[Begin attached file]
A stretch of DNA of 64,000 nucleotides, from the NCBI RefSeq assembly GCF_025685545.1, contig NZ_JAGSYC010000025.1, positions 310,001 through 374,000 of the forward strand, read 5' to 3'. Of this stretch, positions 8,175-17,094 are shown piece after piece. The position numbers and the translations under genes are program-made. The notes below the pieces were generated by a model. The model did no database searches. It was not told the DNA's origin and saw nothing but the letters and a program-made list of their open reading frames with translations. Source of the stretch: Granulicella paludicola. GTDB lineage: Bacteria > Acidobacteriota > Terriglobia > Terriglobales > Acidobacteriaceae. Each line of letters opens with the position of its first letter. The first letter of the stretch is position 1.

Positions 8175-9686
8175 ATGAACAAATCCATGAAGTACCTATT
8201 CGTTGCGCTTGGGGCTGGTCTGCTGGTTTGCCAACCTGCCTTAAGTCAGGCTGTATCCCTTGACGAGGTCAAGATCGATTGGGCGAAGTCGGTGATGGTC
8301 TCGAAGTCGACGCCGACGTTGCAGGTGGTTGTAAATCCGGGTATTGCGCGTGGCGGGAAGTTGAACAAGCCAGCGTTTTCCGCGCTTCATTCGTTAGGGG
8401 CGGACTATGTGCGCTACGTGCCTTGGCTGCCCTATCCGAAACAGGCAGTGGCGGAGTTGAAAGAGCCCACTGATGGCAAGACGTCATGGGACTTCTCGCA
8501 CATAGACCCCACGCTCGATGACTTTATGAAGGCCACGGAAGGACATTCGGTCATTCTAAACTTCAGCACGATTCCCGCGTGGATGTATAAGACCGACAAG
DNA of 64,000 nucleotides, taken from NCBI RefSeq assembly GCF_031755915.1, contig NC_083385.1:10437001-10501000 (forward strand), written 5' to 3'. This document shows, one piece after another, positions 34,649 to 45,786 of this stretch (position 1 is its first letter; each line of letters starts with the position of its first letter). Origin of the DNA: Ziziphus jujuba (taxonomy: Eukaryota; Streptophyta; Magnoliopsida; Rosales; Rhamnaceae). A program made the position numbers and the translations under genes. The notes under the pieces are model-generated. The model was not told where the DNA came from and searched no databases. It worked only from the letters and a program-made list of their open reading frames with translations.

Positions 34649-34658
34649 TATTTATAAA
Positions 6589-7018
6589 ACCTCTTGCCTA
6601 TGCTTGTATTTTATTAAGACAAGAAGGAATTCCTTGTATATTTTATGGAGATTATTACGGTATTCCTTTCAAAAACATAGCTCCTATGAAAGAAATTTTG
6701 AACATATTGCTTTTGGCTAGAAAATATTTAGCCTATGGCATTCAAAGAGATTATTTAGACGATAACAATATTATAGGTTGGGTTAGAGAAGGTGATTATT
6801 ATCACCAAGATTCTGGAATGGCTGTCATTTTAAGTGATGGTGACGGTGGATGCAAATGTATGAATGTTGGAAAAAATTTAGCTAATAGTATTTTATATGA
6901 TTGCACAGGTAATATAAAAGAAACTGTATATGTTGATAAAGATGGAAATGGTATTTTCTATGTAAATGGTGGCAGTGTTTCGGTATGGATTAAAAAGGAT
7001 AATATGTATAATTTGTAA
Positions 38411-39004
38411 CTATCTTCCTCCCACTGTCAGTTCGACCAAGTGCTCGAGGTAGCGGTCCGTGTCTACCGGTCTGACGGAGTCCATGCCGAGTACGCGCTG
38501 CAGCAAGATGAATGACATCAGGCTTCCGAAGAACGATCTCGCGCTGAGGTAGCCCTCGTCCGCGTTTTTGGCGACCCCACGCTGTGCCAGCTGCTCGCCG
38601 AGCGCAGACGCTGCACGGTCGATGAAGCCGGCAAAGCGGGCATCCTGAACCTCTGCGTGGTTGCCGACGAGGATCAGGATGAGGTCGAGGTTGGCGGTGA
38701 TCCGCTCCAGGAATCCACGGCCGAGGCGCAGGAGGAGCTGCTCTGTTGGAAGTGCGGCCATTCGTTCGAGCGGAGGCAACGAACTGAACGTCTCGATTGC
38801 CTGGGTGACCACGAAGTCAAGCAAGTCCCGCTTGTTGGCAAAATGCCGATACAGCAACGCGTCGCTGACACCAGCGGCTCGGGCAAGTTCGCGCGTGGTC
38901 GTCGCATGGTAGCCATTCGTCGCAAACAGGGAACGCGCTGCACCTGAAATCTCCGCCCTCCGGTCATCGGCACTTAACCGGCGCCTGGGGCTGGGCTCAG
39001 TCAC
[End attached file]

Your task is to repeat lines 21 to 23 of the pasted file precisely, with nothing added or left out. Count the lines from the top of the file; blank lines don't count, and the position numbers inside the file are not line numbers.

38601 AGCGCAGACGCTGCACGGTCGATGAAGCCGGCAAAGCGGGCATCCTGAACCTCTGCGTGGTTGCCGACGAGGATCAGGATGAGGTCGAGGTTGGCGGTGA
38701 TCCGCTCCAGGAATCCACGGCCGAGGCGCAGGAGGAGCTGCTCTGTTGGAAGTGCGGCCATTCGTTCGAGCGGAGGCAACGAACTGAACGTCTCGATTGC
38801 CTGGGTGACCACGAAGTCAAGCAAGTCCCGCTTGTTGGCAAAATGCCGATACAGCAACGCGTCGCTGACACCAGCGGCTCGGGCAAGTTCGCGCGTGGTC